So, let’s now revert back to the implant clinics who claim they “can’t afford” to compensate the people they have helped to injure.  Where is their surgeons’ Professional Indemnity Insurance?  Why is no one making a claim against it? Why should the Tax Payer foot the bill instead?  If it was a tattoo it wouldn’t even be suggested…

Well, if surgeons do have successful claims made against their PI Insurance, then their premiums would rise enormously to prohibitive levels and they would be unable to practice…is that their fault or should they have an implant approvals body to fall back on?

Funnily enough, we have an option in Wales, the Surgical Materials Testing Laboratory, based in Bridgend will approve medical products, but England has no such approvals agency.

England seems to rely on the European CE marking…pip, pip!

New Year, New NHS Experience

When did we become so surly?I hope your New Year has been less eventful than mine…sort of through the looking glass for me as I moved to the sharp end of the NHS instead of the cloudy world of NHS Spine connectivity.

My Mum had a DVT on Boxing Day and as we sped to hospital with the blue light flashing, I had time to reflect on the service that our software supports.

So far so good. The paramedic and the ambulance crew were excellent, even though they were working under difficult circumstances, it being the “holidays” and all.  With an ambulance headlight out and no maintenance team to fix it…crew working out of their area so no directions for the hospital…skeleton staff only, so we had a team leader attending our call out (this turned out to be a good thing)…we had a smooth passage into NHS land.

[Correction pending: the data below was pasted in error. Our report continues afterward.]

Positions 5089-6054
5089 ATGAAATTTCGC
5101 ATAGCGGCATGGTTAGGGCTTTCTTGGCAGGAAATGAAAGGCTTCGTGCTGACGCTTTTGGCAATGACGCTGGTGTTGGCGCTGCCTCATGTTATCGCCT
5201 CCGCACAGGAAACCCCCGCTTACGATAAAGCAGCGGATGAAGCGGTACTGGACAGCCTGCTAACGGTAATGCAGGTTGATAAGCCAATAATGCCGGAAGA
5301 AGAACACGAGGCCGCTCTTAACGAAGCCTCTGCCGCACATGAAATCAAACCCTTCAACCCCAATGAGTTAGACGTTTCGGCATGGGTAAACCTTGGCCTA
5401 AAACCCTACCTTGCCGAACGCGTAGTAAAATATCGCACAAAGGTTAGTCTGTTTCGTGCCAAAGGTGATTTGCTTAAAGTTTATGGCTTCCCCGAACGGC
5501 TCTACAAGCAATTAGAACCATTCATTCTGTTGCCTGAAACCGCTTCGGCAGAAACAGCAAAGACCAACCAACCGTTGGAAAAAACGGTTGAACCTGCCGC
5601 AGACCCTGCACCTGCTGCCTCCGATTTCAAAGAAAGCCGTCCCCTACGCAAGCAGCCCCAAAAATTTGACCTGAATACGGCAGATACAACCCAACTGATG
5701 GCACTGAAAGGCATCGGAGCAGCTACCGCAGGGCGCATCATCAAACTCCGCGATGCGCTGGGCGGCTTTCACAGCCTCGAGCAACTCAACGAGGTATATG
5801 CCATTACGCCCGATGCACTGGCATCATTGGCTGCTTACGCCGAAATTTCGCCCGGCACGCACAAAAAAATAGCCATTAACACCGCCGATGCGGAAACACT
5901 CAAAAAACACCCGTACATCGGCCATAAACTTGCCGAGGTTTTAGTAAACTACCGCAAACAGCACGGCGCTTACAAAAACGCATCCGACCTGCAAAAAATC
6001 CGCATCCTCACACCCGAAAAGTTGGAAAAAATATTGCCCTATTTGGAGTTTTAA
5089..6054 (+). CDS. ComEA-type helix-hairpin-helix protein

The A&E was an eye-opener.  The staff were jogging along, the assessment was soon underway…in fact all surprisingly acceptable considering the regular reports in the Press of poor treatment in hospitals.

The problem I had wasn’t the staff at all…but the patients and their entourages of moaning relatives.  When did our society turn into such a surly, ungrateful bunch?

In the end, I stopped engaging with anyone but medics to avoid, as best as I could, the waves of negativity swirling around the beds and waiting areas …but how on earth does it affect the staff?

I can only assume, from the blank faces, that they cope by turning off any external emotion and therefore any ability to communicate using the interpersonal skills available to them.  No tone of voice, no pace, no smiles, no frowns, guarded eye contact…a kindly bedside manner is out of the question until they work out what you are…a pain or a patient?

…and who can blame them?

The behaviour I saw was often rude and verging on aggressive…one chap was loudly complaining that his 9 am appointment the next day meant he was going to have to get out of bed far too early…the rest were complaining about having to wait, the prescribed treatment, having to smoke outside or not getting a mobile signal…on and on…

Yes, I know people are under stress in a hospital environment, but are we now so self-absorbed that we can’t have empathy with the NHS staff? The people who are trying to help us within the constraints of the resources available to them?

The answer seems to be no, we can’t.